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June 1, 2020 Supreme Court No. 2017-415-M.P. (Docket No. 4483) ACP Land, LLC, et al. : v. : The Rhode Island Public Utilities Commission et al. : NOTICE: This opinion is subject to formal revision before publication in the Rhode Island Reporter. Readers are requested to notify the Opinion Analyst, Supreme Court of Rhode Island, 250 Benefit Street, Providence, Rhode Island 02903, at Telephone 2223258 of any typographical or other formal errors in order that corrections may be made before the opinion is published. Supreme Court No. 2017-415-M.P. (Docket No. 4483) ACP Land, LLC, et al. : v. : The Rhode Island Public Utilities Commission et al. : Present: Suttell, C.J., Goldberg, Flaherty, Robinson, and Indeglia, JJ. OPINION Justice Robinson, for the Court. The petitioners, ACP Land, LLC (ACP) and Green Development, Inc. d/b/a Wind Energy Development, LLC (WED), filed a statutory petition for the issuance of a writ of certiorari with this Court seeking review of a November 27, 2017 order of the Public Utilities Commission (the PUC). A writ of certiorari was thereafter issued. The PUC order at issue, in relevant part, approved the interconnection tax which National Grid (NG) charged petitioners to interconnect to NG’s distribution system and then paid to the Internal Revenue Service (IRS) as contributions in aid of construction. The petitioners ask this Court to declare the PUC order “illegal and unreasonable” for purportedly failing to follow a specific IRS Ruling (IRS Notice 2016-36) and for failing to hold NG to its burden of proof. They further argue that the PUC order nullified a settlement in the case. For the reasons set forth in this opinion, we affirm the order of the PUC. -1- I Facts and Travel This case calls upon us to decide the reasonableness of NG’s position that it owes the IRS an interconnection tax when petitioners connect to NG’s power distribution system rather than its transmission system; and whether, therefore, NG is reasonable in passing that tax on to petitioners. The facts and travel relating to this case are voluminous and somewhat technical in nature. Consequently, we will relate only those facts absolutely necessary to deciding this case. In so doing, we rely on the November 27, 2017 PUC order and various other documents contained in the record. In summary, ACP owns and operates a solar energy system in Middletown, Rhode Island. WED owns and operates wind turbines and solar energy systems in Rhode Island. NG is a regulated electric and gas distribution company operating in Rhode Island. The petitioners interconnect with NG’s distribution system in order to sell the power they produce. In order to interconnect, the petitioners must fund the improvements to the distribution system necessary for interconnections between their wind turbines and their solar systems and NG’s distribution system (known as interties). After construction of the interties, NG assumes ownership and sole operation of the interties, and they become a permanent part of its distribution system. NG is of the view that it is subject to an IRS tax on the amount that it is reimbursed by the petitioners for the construction of the interties since those funds are taxable income to NG. Accordingly, NG passes that tax along to petitioners. The petitioners are of the opinion that they are actually exempt from the IRS interconnection tax and that, therefore, NG should not be charging them for it. The PUC held that NG was reasonable in charging petitioners the interconnection tax. It is that decision which we are now called upon to review. -2- Before relating the travel of this case, we think it prudent to detail the tax documents at issue that formed the basis of NG’s and petitioners’ arguments at the outset of this dispute. The issue is whether or not the cost of the interconnections which become part of NG’s distribution system are part of NG’s gross income and are therefore taxable. IRS Code § 118(a)—26 U.S.C. § 118(a)—provides that “[i]n the case of a corporation, gross income does not include any contribution to the capital of the taxpayer.” However, § 118(b)(1) states that “contribution to the capital of the taxpayer does not include * * * any contribution in aid of construction or any other contribution as a customer or potential customer * * *.” (Internal quotation marks omitted.) Put more simply, a contribution in aid of construction (CIAC) is considered part of a corporation’s gross income. NG maintains that the interties that become part of its distribution system when petitioners interconnect to that system are CIAC and, therefore, taxable. IRS Notice 88-129 provides a safe harbor for transfers of interties from power generators (like petitioners) to utilities to permit connection to the utilities’ transmission system for the purpose of selling electricity; that notice provides that such interties are not CIACs and thus are not taxable.1 However, NG’s distribution system (which is what petitioners in this case are connecting to) is distinct from its transmission system. 2 For that reason, NG concluded that 1 IRS Notice 88-129 explains that the dictates of 26 U.S.C. § 118(b) were intended to require utilities to include the value of a CIAC as income when the CIAC was made in order “to encourage the provision of services by a utility to a customer,” rather than for the sale of energy by an energy-generating facility to the utility. However, the notice proceeds to refer specifically to interconnections with a utility’s transmission system rather than its distribution system. 2 The United States Energy Information Administration explains the difference between a transmission system and a distribution system as follows: “Power plants generate electricity that is delivered to customers through transmission and distribution power lines. High-voltage transmission lines, such as those that hang between tall metal towers, carry electricity over long distances to meet customer -3- Notice 88-129 did not provide a safe harbor from the interconnection tax when, as is the case here, the power generator was connecting to the distribution system rather than to the transmission system. The petitioners disagreed. 3 On January 15, 2014, petitioners filed a “petition for dispute resolution” with the PUC pursuant to Section 9.2 of the Narragansett Electric Company’s Standards for Connecting Distributed Generation, RIPUC #2078 (the applicable tariff), seeking a determination as to whether or not NG was properly charging them an interconnection tax for connections to NG’s distribution system. The petitioners sought a refund of previously paid interconnection taxes and a ruling by the PUC instructing NG not to charge them such a tax in the future. The petitioners contended that they had paid $23,000 in interconnection taxes to NG and that NG had quoted them a sum in excess of $270,000 in anticipated interconnection taxes for five projects that were then being planned. NG responded in a February 14, 2014 letter to the PUC, arguing as follows: (1) that the PUC did not have the jurisdiction to determine an issue of federal tax liability; (2) that the safe harbor provided for in IRS Notice 88-129 did not apply to interconnections to needs. Higher voltage electricity is more efficient and less expensive for long-distance electricity transmission. Lower voltage electricity is safer for use in homes and businesses. Transformers at substations increase (step up) or reduce (step down) voltages to adjust to the different stages of the journey from the power plant on long-distance transmission lines to distribution lines that carry electricity to homes and businesses.” U.S. Energy Information Administration, Electricity Explained: How electricity is delivered to consumers, https://www.eia.gov/energyexplained/electricity /delivery-to-consumers.php (last visited May 29, 2020). 3 The petitioners based their position on the just-discussed sources, as well as two IRS notices—IRS Notice 2001-82 and IRS Notice 90-60—and several private letter rulings—PLR 1122005, PLR 200134021, PLR 200403084, and PLR 200320019. The petitioners do not provide a detailed discussion of these documents in their written and oral submissions to this Court. For the purposes of this opinion, we likewise do not deem it necessary to discuss those documents in detail. -4- the distribution system (but only applied to interconnections to the transmission system); and (3) that NG was not free to rely on any of the IRS private letter rulings (PLRs 4) to third parties (which letter rulings had been relied on by petitioners in formulating their argument) because PLRs cannot be relied upon by a party other than the taxpayer that obtained the ruling. NG further claimed that there was no “clear and consistent pattern” to be deduced from the PLRs on the subject. NG “offered to work with the Petitioners to file a private letter ruling with specific reference to the ‘distribution interconnection’ issue,” but NG contended that the expense of doing so should be borne by petitioners, not by NG and its ratepayers. The parties then met with senior legal counsel at the PUC, in an attempt to resolve the issue before moving forward with the process of outside mediation/non-binding arbitration as provided for in the tariff. On April 30, 2014, counsel issued a document entitled “Mediation/Non-Binding Arbitration Summary and Recommendations,” in which she made recommendations to the PUC with respect to resolving the dispute. She framed the issue between the parties as “not whether [NG] owes the tax, but whether [NG]’s charge is reasonable and appropriate;”5 she had previously stated in a memorandum to the parties that it was “outside 4 “A private letter ruling, or PLR, is a written statement issued to a taxpayer that interprets and applies tax laws to the taxpayer’s represented set of facts[; it is] issued in response to a written request submitted by a taxpayer [and] may not be relied on as precedent by other taxpayers or by IRS personnel.” Internal Revenue Service, Tax Exempt Bonds Private Letter Rulings: Some Basic Concepts, https://www.irs.gov/tax-exempt-bonds/teb-private-letter-rulingsome-basic-concepts (last visited May 29, 2020). NG, in a September 12, 2014 settlement proposal to the PUC, noted that PLRs typically cost $19,000, not including the administrative and legal costs associated with preparing the request. For that reason, according to NG, “when the tax liability is less than the cost of obtaining a PLR, it makes no sense for either the utility or the developer to pursue a PLR.” 5 General Laws 1956 § 39-2-1(a) provides that any rate, toll, or charge collected by a public utility “shall be reasonable and just, and every unjust or unreasonable charge for the service is prohibited and declared unlawful * * *.” -5- of [her] expertise and arguably, the jurisdiction of the [PUC,] to determine whether [NG] has tax liability.” Counsel then proceeded to note that the “burden of proof of the reasonableness of a rate, toll or charge is unequivocally on the utility.” She ultimately concluded that NG was not assessing an unreasonable charge, but she added that, if NG did “not owe the tax, it should not be paying it and thus, should not be passing it through to the [petitioners].” With respect to the issue of obtaining a PLR to resolve the dispute and the issue of which party should pay for the request for a PLR, she stated that that was “an open policy question for the PUC to consider more fully as part of the further review allowed in the tariff.” The petitioners maintained, at that time, that the burden of proof remained with NG and that the passed-through tax could not be reasonable until NG definitively established that the tax was in fact owed. The parties thereafter agreed to waive a formal hearing and to file briefs on the issue before the PUC. On September 12, 2014, in response to the brief of petitioners, NG filed a settlement proposal entitled “[NG’s] Proposal to Resolve the Issues in this Docket,” in which it proposed “to apply for one to four PLRs [from the IRS] associated with projects that interconnect with [NG]’s electric distribution system and otherwise meet the remaining criteria required by the IRS” so as to fall within the safe harbor as articulated in IRS Notice 88-129. 6 NG stated that, if the PLRs “provide[d] a reasonable basis to conclude that the tax exemption applies to projects interconnected to electric distribution facilities, [NG would] recommend that it no longer pay taxes on future projects meeting the IRS criteria and, thus, no longer collect the tax from the eligible projects.” On the other hand, if the PLRs did not “provide the necessary 6 NG noted, in its proposal, that the interconnection tax issue was likely to arise in connection with a number of upcoming projects and that, therefore, NG deemed it advisable at that time to obtain a PLR relative to the issue. -6- clarity, [NG would] recommend that taxes continue to be paid and the cost collected from each project developer that interconnects a project to [NG’s] electric distribution system.” NG also offered to begin requiring “all future project developers * * * [to] place an amount in escrow with [NG] equal to the potential tax liability, to be refunded if a decision is later made by the PUC that the taxes should not be paid.” NG requested approval from the PUC to “defer the costs of seeking each PLR and recover such costs in rates in a future reconciliation to be determined.” On December 23, 2014, the PUC approved NG’s settlement proposal (including the deferral of the costs of the PLRs) with some small modifications—specifically, the PUC required that NG seek the first private letter request “as soon as possible” and that such request “relate to one of [the] Petitioners’ projects.” The PUC further required that “[i]n the event of an IRS ruling declaring distribution interconnections nontaxable, [NG] will seek a refund from the IRS to reimburse Petitioners before seeking deferral and recovery from ratepayers.” NG’s PLR request was filed with the IRS on August 13, 2015. NG shared the content of the PLR request with the PUC in advance, and it was approved by the PUC. It requested the following ruling: “The transfer of the Interconnection Payment by [petitioners] to [NG] will not constitute a contribution in aid of construction under section 118(b) and will be excludible from the gross income of [NG] as a non-shareholder contribution to capital under section 118(a), notwithstanding that the interconnection is between the [petitioners] and [NG’s] electric distribution system and not with an electric transmission system.” The request argued that there was “no rational basis” for a distinction between the transmission and distribution systems “[f]or [the] purposes of determining the tax treatment to a utility of a contribution of interconnection equipment * * *.” -7- On November 9, 2015, rather than issuing a substantive response, the IRS notified NG that the Department of the Treasury intended to issue published guidelines on the issue; thus, the IRS closed the file on NG’s request for a PLR. Subsequently, on June 10, 2016, IRS Notice 2016-36 (the 2016 Notice) was published. NG and the petitioner disagree as to whether or not the 2016 Notice resolved the interconnection tax issue. The petitioners filed a letter with the PUC on July 7, 2016, arguing that the 2016 Notice made “it even clearer that generator interconnections to the distribution system are safe harbored and exempt from the interconnection taxes [NG] has assessed.” NG contended in an August 26, 2016 letter to the PUC that the 2016 Notice was ambiguous as to whether or not the tax is owed with respect to connecting to a distribution system. We will discuss the language of the 2016 Notice in more detail below. In an attempt to resolve what NG considered to be continued uncertainty concerning the interconnection tax issue, Robert Ermanski, NG’s Director of U.S. Tax Research and Planning, telephoned the IRS contact person identified in the 2016 Notice—viz., IRS counsel David Selig, who had drafted the 2016 Notice. Following that conversation, on June 28, 2016, Mr. Ermanski sent an email to Mr. Selig requesting written clarification. In the email, NG noted that Mr. Selig had verbally confirmed that the 2016 Notice was intended to cover interconnections to the distribution system, but that Mr. Selig had acknowledged “that the IRS may need to issue additional guidance to make this clearer.” Despite this statement, the IRS has not issued any further guidance about the issue. NG then engaged its tax consultant, Ernst & Young LLP, to provide a written opinion on the issue. On September 30, 2016, Ernst & Young issued a written opinion strictly construing the 2016 Notice and concluding that interconnections to the distribution system did not meet the -8- requirement of the 2016 Notice so as to be exempt from being taxed. Subsequently, in an October 13, 2016 letter to the PUC, NG informed the PUC of its intention to continue to treat interconnections of the type at issue as taxable transactions. The petitioners, for their part, objected to the conclusions in the Ernst & Young opinion in an October 21, 2016 letter to the PUC. On May 25, 2017, the PUC held an open meeting to determine whether or not it was reasonable of NG to continue to pass along its interconnection tax charges to petitioners in the circumstance at issue. The PUC determined, by a 2-1 vote, that NG’s decision to continue collecting the tax was reasonable. The PUC filed its order on November 27, 2017, in which it noted that the two commissioners in the majority relied on the Ernst & Young opinion in determining that NG’s actions were reasonable. The dissenting commissioner contended that the 2016 Notice extended the safe harbor to interconnections to a distribution system. On December 4, 2017, petitioners filed for a statutory writ of certiorari, which was then issued by this Court on December 18, 2017. II Issue Raised Before This Court The question presented to us is whether or not the PUC erred in determining that NG is reasonable in believing that it owes a tax to the IRS on the interties between the petitioners’ solar and wind systems and NG’s distribution system—and in, consequently, passing that tax on to petitioners. For the sake of clarity, we wish to emphasize that we are not presented with a question as to whether or not NG owes the interconnection tax to the IRS, but only whether NG is reasonable in believing that it owes the tax. Whether the tax is actually owed to the IRS is a question of federal tax law and is not before this Court at this time. -9- III Standard of Review We have stated that “[i]t is undisputed that this Court affords great deference to the PUC’s decisions.” Portsmouth Water and Fire District v. Rhode Island Public Utilities Commission, 150 A.3d 596, 602 (R.I. 2016). Indeed, the General Assembly has provided for a quite limited standard of review as follows: “The findings of the [PUC] on questions of fact shall be held to be prima facie true, and as found by the [PUC] and the supreme court, shall not exercise its independent judgment nor weigh conflicting evidence. An order or judgment of the [PUC] made in the exercise of administrative discretion shall not be reversed unless the [PUC] exceeded its authority or acted illegally, arbitrarily, or unreasonably.” G.L. 1956 § 39-5-3. In reviewing a PUC decision, we are tasked with determining “whether the decision of the [PUC] was fairly and substantially supported by legal evidence specific enough to enable us to ascertain if the facts upon which the [PUC’s] decision is premised afford a reasonable basis for the result reached.” Portsmouth Water and Fire District, 150 A.3d at 602 (internal quotation marks omitted); see also In re Kent County Water Authority Change Rate Schedules, 996 A.2d 123, 128 (R.I. 2010). “[O]ur review requires us to determine whether the PUC ruled in a lawful and reasonable manner and whether its findings of fact are fairly and substantially supported by legal evidence.” Portsmouth Water and Fire District, 150 A.3d at 602 (internal quotation marks omitted); see also In re Providence Water Supply Board’s Application to Change Rate Schedules, 989 A.2d 110, 114 (R.I. 2010). A party which seeks to overturn a finding of the PUC faces a “difficult burden to overcome.” In re Providence Water Supply Board’s Application to Change Rate Schedules, 989 A.2d at 115; see also In re Kent County Water Authority Change Rate Schedules, 996 A.2d at 128. We have also stated that the “same deference mandated by - 10 - statute should be given to the findings of the [PUC] on mixed questions of law and fact.” Pascoag Fire District v. Public Utilities Commission of Rhode Island, 636 A.2d 689, 692 (R.I. 1994). However, “pure questions of law, including statutory interpretations, decided by the [PUC] are reviewed de novo by this Court.” In re Proposed Town of New Shoreham Project, 25 A.3d 482, 504 (R.I. 2011); see also Portsmouth Water and Fire District, 150 A.3d at 602. IV Analysis A Interconnection Tax Before this Court, petitioners contend that the PUC’s order is “illegal and unreasonable” for failing to adhere to what they deemed to be the import of the 2016 Notice. They allege that “[t]he plain text of [the 2016 Notice] is not open to interpretation,” and they point specifically to the following sentence contained in that document: “[A] generator (such as a solar or wind farm) may contribute an intertie to a utility that qualifies under the new safe harbor even if the generator is interconnected with a distribution system.” The petitioners further point to the fact that the 2016 Notice was intended by the IRS to resolve the issue. On the other hand, NG contends that the PUC did in fact act reasonably in reaching its ultimate conclusion. It asserts that NG’s decision to rely on the “advice of its tax advisers is both reasonable and prudent.” The PUC contends before this Court that the PUC and NG made “good faith efforts in an attempt to find the correct answer to an evolving, complex IRS tax code issue,” but that, given the continued uncertainty, “while balancing the interests, obligations, and - 11 - liabilities of the parties, the [PUC] made the reasonable decision to affirm the pass-through tax charge.”7 In order to address the contentions that have been made before this Court, we must turn to the document at the heart of the dispute on appeal—the 2016 Notice. We begin by noting that the petitioners accurately quote the 2016 Notice as saying that “a generator (such as a solar or wind farm) may contribute an intertie to a utility that qualifies under the new safe harbor even if the generator is interconnected with a distribution system * * *.” (Emphasis added.) The petitioners rely on that sentence to show that the 2016 Notice provides, beyond any doubt, that the safe harbor from the interconnection tax is applicable to the interties connecting their power generating facilities to NG’s distribution system. On the other hand, NG maintains that the 2016 Notice, when read as a whole, does not provide clarity as to the issue. NG employed Ernst & Young to analyze the 2016 Notice; the resultant September 30, 2016 opinion produced by Ernst & Young reaches the conclusion that the 2016 Notice is not clear. We will review the pertinent aspects of that opinion in order to set forth our understanding of NG’s argument as to the lack of clarity in the 2016 Notice. The Ernst & Young opinion stated that NG “requested the opinion * * * of Ernst & Young LLP * * * regarding the application of Notice 2016-36 and its ‘safe harbor’ to the interconnection of an electricity generation or cogeneration facility * * * with an electric distribution system that [NG] owns and operates * * *.” The opinion noted that the IRS Code is subject to strict construction, as are provisions that provide exemptions from taxation. The 7 We note initially, with respect to the applicable standard of review, that we need not address whether we are confronted with a question of law, a question of fact, or a mixed question of law and fact because our conclusion in this case would be the same whether we apply a deferential standard of review or a de novo standard. - 12 - opinion then proceeded to state that the 2016 Notice, as a whole, actually “focuses on transfers of property to a regulated public utility for use in the utility’s transmission system.” Ernst & Young looked specifically to various portions of the 2016 Notice to support that statement. Specifically, Ernst & Young looked to the purpose of the 2016 Notice, as set forth in Section I of that notice, which stated as follows: “This notice provides a safe harbor for transfers of property from either an electricity generation or cogeneration facility or an energy storage facility to a regulated public utility, used to facilitate the transmission of electricity over the utility’s transmission system * * *.” (Emphasis added.) Further, the Ernst & Young opinion referenced Section III.C of the 2016 Notice, which provides that the safe harbor applies only to the contribution of an intertie. “[I]ntertie” is defined in Section III.B as including the following: “new connecting and transmission facilities, or modifications, upgrades, or relocations of a utility’s existing transmission network that enable or facilitate the interconnection of a generator with a utility or improve efficiency on the utility’s transmission network.” (Emphasis added.) Finally, the Ernst & Young opinion pointed out that Section III.C of the 2016 Notice set forth the specific requirements for applicability of the safe harbor and included the following reference to only the transmission system: “[i]n the case of electricity wheeled over the utility’s transmission system, ownership of the wheeled electricity remains with the generator prior to its transmission onto the grid.” (Emphasis added.) There is an additional requirement in Section III.C of the 2016 Notice that required that “[t]he intertie will be used for transmitting electricity.” The Ernst & Young opinion went on to discuss the specific sentence relied upon by petitioners, which appears in the “Explanation of Provisions” section (Section III.A) of the 2016 Notice. However, the opinion pointed out that, despite that sentence in the “Explanation of - 13 - Provisions” section, the “Purpose” and “Requirements” of the 2016 Notice, as provided for in Sections I and III.C respectively, made no mention of distribution systems. The Ernst & Young opinion then proceeded to state the following: “[S]trict construction of Notice 2016-36 dictates that the use of the safe harbor set forth in such notice is limited to transfers of property to a regulated public utility that are then used by such utility to facilitate the transmission of electricity over the utility’s transmission system.” The Ernst & Young opinion ultimately concluded as follows: “Payments made by the Facility to [NG] to construct an intertie connecting the Facility to the Company’s distribution system do not meet the requirements of the safe harbor set forth in Section III. C of Notice 2016-36.” 8 In addition to the Ernst & Young opinion, NG also reached out to IRS Counsel David Selig, who appears to have acknowledged in the course of a telephone conversation “that the IRS may need to issue additional guidance to make this clearer.” In assessing the reasonableness of NG’s decision to continue to charge the interconnection tax to petitioners, we also deem it worth noting the existence of a pertinent private letter ruling issued prior to the release of the 2016 Notice. 9 PLR 145294-14 (the MA PLR) was provided to Massachusetts Electric Company, NG’s Massachusetts affiliate, on February 3, 2016. In that PLR, the IRS concluded that, under the circumstances of that case (which were similar to those presented in this case), “the transfer of the Intertie is not subject to 8 It is worth noting that, in an August 26, 2016 letter which NG sent to the PUC, NG stated that it had previously “filed two private letter ruling requests [with the IRS] to determine whether the IRS’ use of the term ‘transmission’ was sufficiently elastic to also include ‘distribution.’” The letter went on to state that the “yery [sic] clear answer received in PLR 201619007 was that ‘transmission’ only means ‘transmission.’” (Emphasis omitted.) 9 We recognize that this PLR is only applicable to the taxpayer—Massachusetts Electric Company. However, it is relevant in assessing the reasonableness of NG’s interpretation of the state of the law with respect to the issue before us. - 14 - the guidance set forth in Notice 88-129, Notice 90-60, and Notice 2001-82 because there is no direct interconnection between the Facility and an electric transmission system * * *.” (Emphasis added.) Consequently, the IRS stated that “the transfer of the Intertie by Generator to Taxpayer is a CIAC under § 118(b) and is not excludable from the gross income of Taxpayer as a nonshareholder contribution to capital under § 118(a).” In that PLR, which was issued less than six months before the 2016 Notice, the IRS reached the opposite conclusion to that which petitioners contend is clearly provided for in the 2016 Notice. Taking into account the language of the 2016 Notice, the Ernst & Young opinion, the MA PLR, and other documents in the record, we are left with the ineluctable conclusion that, due to the uncertainty in the law, it was eminently reasonable of NG to come to the decision that it must continue to pay the interconnection tax. Consequently, we are unable to perceive any error on the part of the PUC in determining that NG’s conclusion was reasonable. We readily acknowledge that the sentence from the 2016 Notice relied upon by petitioners, when read apart from the overall context, would seem to indicate that the interconnection tax was not due; however, we must look to the 2016 Notice as a whole. See Grasso v. Raimondo, 177 A.3d 482, 490 (R.I. 2018) (stating that it was “inappropriate” to look at a certain statutory section “in a vacuum; we must consider it in light of the entire statutory scheme”); see also 2A Norman J. Singer and Shambie Singer, Sutherland Statutes and Statutory Construction § 46:5 at 204 (7th ed. 2007) (stating that “each part or section [of a statute] should be construed in connection with every other part or section to produce a harmonious whole”). The Ernst & Young opinion makes it very clear that, when one looks at the 2016 Notice as a whole, it remains uncertain whether the safe harbor from the interconnection tax applies to an - 15 - intertie connecting to a distribution system or applies only to an intertie connecting to a transmission system. We also believe it necessary to point out that, if NG were to cease charging petitioners and other similarly situated companies an interconnection tax when it remains reasonable for NG to believe that that tax is in fact owed, the risk that NG does actually owe the tax would fall on all of the ratepayers in this state; if an ultimate determination were made by the IRS that the interconnection tax was owed and NG had ceased charging petitioners that tax, NG would have to pass that tax on to ratepayers in order to meet its obligation to the IRS. It seems to this Court that the risk should remain with the companies who are requesting the interties at issue and then reimbursing NG for the cost of construction of those interties.10 In reviewing this record, it became abundantly clear to this Court that NG has fully cooperated in this dispute resolution petition and has made every effort to resolve it in a manner that is satisfactory to all of the parties. Unfortunately, even after the guidance provided by the IRS in the form of the 2016 Notice, it remains entirely within the zone of reasonableness for NG to believe that it continues to owe the interconnection tax to the IRS. 10 We note that petitioners also aver before this Court that the PUC’s order “illegally and unreasonably failed to hold [NG] to its burden of proof that its charge was necessary and reasonable.” Specifically, they claim that NG “does not meet its burden to impose this charge under Rhode Island law in the absence of certainty that the charge is owed.” In asserting that NG had not met its burden, petitioners rely on G.L. 1956 § 39-3-12 to show that NG had such a burden. However, § 39-3-12 applies specifically to proposed increases in the rate, toll, or charge, stating that “the burden of proof to show that the increase is necessary in order to obtain a reasonable compensation for the service rendered shall be upon the public utility * * *.” Notably, however, this case does not involve an increase in the rate at issue; therefore, § 39-3-12 is not applicable to this situation. We would nevertheless note that, in our opinion, any uncertainty in this case resulted from extraneous factors, not from any failure on the part of NG to meet a burden of providing sufficient evidence to prevail before the PUC and this Court. What is more, it would be illogical to require NG to definitively establish that the interconnection tax is or is not owed when NG’s ability to do so would be contingent on the uncertain future actions of the IRS. - 16 - We wish to express in closing our fervent hope that the IRS will provide clear and concise guidance to these parties in the near future. At this moment, however, we are constrained by the state of the law as it presently stands. And as it stands, in our judgment, NG is entirely reasonable in believing that it continues to owe the interconnection tax at issue in this case to the IRS and in, therefore, passing that tax on to petitioners. Accordingly, we are unable to perceive any error on the part of the PUC in this case. B The Settlement Proposal The petitioners contend that the PUC Order “unlawfully and unreasonably nullified the settlement between the parties where [NG] agreed to refund the tax once the IRS resolved any alleged ambiguity on the safe harbor.” They argue that, “[e]ven if this Court were to hold that the IRS Notice is unclear on the application of the safe harbor to [petitioners’] projects, in the absence of justification for this charge, [NG] must honor its settlement and hold the [t]axes for refund once the IRS clarifies Notice 2016-36.” Further, they request that this Court order NG to refund all interconnection taxes paid after December 23, 2014. NG contends that, in its settlement proposal, it agreed to hold the tax funds in escrow until a decision was made by the PUC—not by the IRS. Therefore, it contends that it “need not continue to escrow the [t]axes or refund them to [p]etitioners if and when the PUC found that [NG] acted reasonably in assessing the [t]ax.” The PUC avers that the Order “reasonably and rationally” did not provide for a refund of the collected taxes to petitioners. After consideration of the language in NG’s settlement proposal and the contentions of the parties, we are in agreement with the averments made by NG and the PUC. In reaching our conclusion, we needed to look no further than the language of NG’s settlement proposal. That - 17 - proposal states that NG would require “all future project developers * * * [to] place an amount in escrow with [NG] equal to the potential tax liability, to be refunded if a decision is later made by the PUC that the taxes should not be paid.” (Emphasis added.) That clear and unambiguous language offered a refund if the PUC were to make a decision that the taxes at issue should not have been paid. The PUC in fact came to the opposite conclusion, stating that NG was reasonable in continuing to charge petitioners the interconnection tax. Thus, the explicit language of the settlement proposal does not support petitioners’ argument that a refund is warranted. See Sophie F. Bronowiski Mulligan Irrevocable Trust v. Bridges, 44 A.3d 116, 121 (R.I. 2012) (“It is a fundamental principle of contract law, and the settled law of this state, that clear and unambiguous language set out in a contract is controlling in regard to the intent of the parties to such contract and governs the legal consequences of its provisions.”) (internal quotation marks omitted). What is more, contrary to the contention of the petitioners, the language of NG’s settlement proposal very definitely does not state that the funds would be held in escrow until the IRS clarifies the state of the law. It would be nonsensical, after the PUC has made its decision, to require NG to continue to hold the interconnection tax funds in escrow pending clarification from the IRS, which could be a long time coming. Accordingly, in our judgment, the PUC order fully comports with the settlement proposal—NG is not required to continue to escrow the interconnection tax funds being paid to it by the petitioners, nor is it required to refund what it currently holds in escrow. V Conclusion For the reasons set forth herein, we affirm the order of the PUC. The record may be remanded to the PUC. - 18 - STATE OF RHODE ISLAND AND PROVIDENCE PLANTATIONS SUPREME COURT – CLERK’S OFFICE OPINION COVER SHEET Title of Case Case Number ACP Land, LLC, et al. v. The Rhode Island Public Utilities Commission et al. No. 2017-415-M.P. (Docket No. 4483) Date Opinion Filed June 1, 2020 Justices Suttell, C.J., Goldberg, Flaherty, Robinson, and Indeglia, JJ. Written By Associate Justice William P. Robinson III Source of Appeal The Rhode Island Public Utilities Commission Judicial Officer From Lower Court N/A For Petitioners: Seth H. Handy, Esq. For Respondents: Attorney(s) on Appeal SU-CMS-02A (revised June 2016) Christy Hetherington, Esq. Adam M. Ramos, Esq. Tiffany A. Parenteau, Esq. Gerald J. Petros, Esq. Christine E. Dieter, Esq.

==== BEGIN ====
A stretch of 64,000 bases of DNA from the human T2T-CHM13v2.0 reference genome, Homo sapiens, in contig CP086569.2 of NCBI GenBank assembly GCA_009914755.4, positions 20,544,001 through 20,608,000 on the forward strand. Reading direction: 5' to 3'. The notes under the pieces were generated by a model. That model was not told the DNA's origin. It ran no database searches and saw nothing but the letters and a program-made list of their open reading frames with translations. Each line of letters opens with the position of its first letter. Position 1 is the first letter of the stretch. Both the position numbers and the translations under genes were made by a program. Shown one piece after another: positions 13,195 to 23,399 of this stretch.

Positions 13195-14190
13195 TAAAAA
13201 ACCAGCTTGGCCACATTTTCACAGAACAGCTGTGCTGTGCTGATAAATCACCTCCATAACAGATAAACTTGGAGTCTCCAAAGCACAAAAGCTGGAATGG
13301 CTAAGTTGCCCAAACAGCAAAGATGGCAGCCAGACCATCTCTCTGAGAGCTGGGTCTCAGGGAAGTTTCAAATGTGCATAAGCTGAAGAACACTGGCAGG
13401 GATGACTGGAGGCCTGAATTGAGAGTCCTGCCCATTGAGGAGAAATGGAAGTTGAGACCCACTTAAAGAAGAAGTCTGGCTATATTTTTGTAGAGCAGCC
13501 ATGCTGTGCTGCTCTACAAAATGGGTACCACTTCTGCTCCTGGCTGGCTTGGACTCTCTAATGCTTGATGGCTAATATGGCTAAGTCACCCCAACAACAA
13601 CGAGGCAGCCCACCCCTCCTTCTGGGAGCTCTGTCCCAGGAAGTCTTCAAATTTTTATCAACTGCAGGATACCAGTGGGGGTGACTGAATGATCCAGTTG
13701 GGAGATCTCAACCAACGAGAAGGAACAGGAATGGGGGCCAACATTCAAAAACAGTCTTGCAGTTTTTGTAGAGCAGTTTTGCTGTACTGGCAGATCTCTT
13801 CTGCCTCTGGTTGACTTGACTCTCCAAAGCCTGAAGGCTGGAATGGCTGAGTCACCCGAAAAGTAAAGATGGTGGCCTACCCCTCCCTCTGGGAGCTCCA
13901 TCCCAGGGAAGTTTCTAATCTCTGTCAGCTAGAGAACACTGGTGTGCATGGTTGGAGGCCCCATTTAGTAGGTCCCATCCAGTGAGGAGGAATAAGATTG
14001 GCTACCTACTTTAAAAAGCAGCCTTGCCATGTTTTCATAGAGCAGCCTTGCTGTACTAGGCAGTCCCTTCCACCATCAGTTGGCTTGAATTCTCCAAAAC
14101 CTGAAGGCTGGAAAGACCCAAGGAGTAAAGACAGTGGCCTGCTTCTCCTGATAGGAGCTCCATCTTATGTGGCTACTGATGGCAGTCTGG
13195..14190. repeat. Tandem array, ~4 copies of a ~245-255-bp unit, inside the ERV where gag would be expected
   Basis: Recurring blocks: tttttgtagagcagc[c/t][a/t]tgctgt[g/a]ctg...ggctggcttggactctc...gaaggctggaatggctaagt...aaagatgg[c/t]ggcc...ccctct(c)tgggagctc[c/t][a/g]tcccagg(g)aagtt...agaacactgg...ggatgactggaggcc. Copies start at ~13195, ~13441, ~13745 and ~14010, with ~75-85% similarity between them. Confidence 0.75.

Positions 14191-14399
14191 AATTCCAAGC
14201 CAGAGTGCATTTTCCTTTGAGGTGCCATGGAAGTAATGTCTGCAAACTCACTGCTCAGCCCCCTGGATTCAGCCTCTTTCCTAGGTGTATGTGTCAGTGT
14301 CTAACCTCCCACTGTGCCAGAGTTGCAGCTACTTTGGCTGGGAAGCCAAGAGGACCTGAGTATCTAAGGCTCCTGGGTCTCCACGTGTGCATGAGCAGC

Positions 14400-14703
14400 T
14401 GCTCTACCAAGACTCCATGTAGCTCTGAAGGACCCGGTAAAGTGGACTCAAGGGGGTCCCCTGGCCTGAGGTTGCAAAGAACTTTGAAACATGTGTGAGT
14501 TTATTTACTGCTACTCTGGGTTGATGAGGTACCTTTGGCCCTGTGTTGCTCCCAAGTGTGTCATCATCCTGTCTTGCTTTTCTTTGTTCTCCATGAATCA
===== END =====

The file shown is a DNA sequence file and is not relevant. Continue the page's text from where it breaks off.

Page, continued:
Primary Holding
The Supreme Court affirmed the Public Utilities Commission's (PUC) order approving the interconnection tax which National Grid (NG) charged Petitioners to interconnect to NG's distribution system then paid to the IRS as contributions in aid of construction, holding that the PUC did not err.